By Jen DiMascio
After the president signs the defense authorization bill into law, the chairman of the House Armed Services Committee (HASC) is prepared to send a letter urging the Defense Secretary to redraw the roles and missions of the Pentagon in a way not done since 1948.
Last year, the military was essentially trying to get Congress to referee mini roles and missions spats on programs like the Joint Cargo Aircraft and the issue of executive agency for unmanned aerial vehicles, Rep. Ike Skelton (D-Mo.) said.
"They wanted us to decide whether the Army or the Air Force should manage both of those weapon systems," Skelton said.
But Congress should not be in the position of making that decision, Skelton said.
In 1947, President Harry Truman–also from Missouri–had the task of untangling overlapping missions and problems that cropped up in the military during World War II.
Truman brought the leaders of the services together in Key West in 1948 and created what has become the U.S. Air Force, Skelton said.
Now that the Defense Department presides over so many missions and technologies not available in 1948–or the 1950s, when the agreement was slightly amended–it is time for DoD to start the review. According to Skelton the review will be a "major undertaking, underlined."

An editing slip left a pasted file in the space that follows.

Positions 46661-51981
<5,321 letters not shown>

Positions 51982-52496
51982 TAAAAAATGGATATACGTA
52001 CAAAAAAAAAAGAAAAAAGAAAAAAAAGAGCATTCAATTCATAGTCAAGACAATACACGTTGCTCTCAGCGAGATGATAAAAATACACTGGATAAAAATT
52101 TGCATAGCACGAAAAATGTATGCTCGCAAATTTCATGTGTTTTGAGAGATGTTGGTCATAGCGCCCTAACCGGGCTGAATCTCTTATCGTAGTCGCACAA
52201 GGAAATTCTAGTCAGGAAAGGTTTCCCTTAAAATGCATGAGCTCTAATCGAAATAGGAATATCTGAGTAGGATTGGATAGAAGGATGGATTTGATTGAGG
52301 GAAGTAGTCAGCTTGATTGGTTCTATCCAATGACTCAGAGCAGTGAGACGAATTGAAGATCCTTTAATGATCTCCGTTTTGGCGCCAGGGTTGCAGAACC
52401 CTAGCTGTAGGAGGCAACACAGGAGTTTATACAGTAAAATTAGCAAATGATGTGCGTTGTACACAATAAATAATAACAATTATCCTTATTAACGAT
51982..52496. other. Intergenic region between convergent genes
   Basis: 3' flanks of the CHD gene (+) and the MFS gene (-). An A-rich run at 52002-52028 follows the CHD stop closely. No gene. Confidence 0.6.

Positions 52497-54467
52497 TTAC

Skelton has kick-started the process with the authorization bill, which directs the Pentagon to start a roles and missions review every four years–the first one starting this year.
Last year, Skelton also created a roles and missions panel that is due to publish a study in about three months, panel member Rep. Joe Sestak (D-Pa.) said at the National Defense Industry Association’s Precision Strike Association meeting yesterday.
As part of that study, Sestak has been advocating joint staff control of funding for command, control, computers, communications, intelligence, surveillance and reconnaissance.
C4ISR is common to all of the services and key to precision strike, said Sestak, a former Navy three-star admiral. Drawing on that experience, Sestak said three key incentives drive action within the Pentagon–patriotism, promotion and control of funding. The last major defense overhaul, Goldwater-Nichols, used the incentive of promotion to make the services recognize the importance of joint operations.
In that way, giving Joint Staff control over funding is the best way to change joint procurement for the future, he said.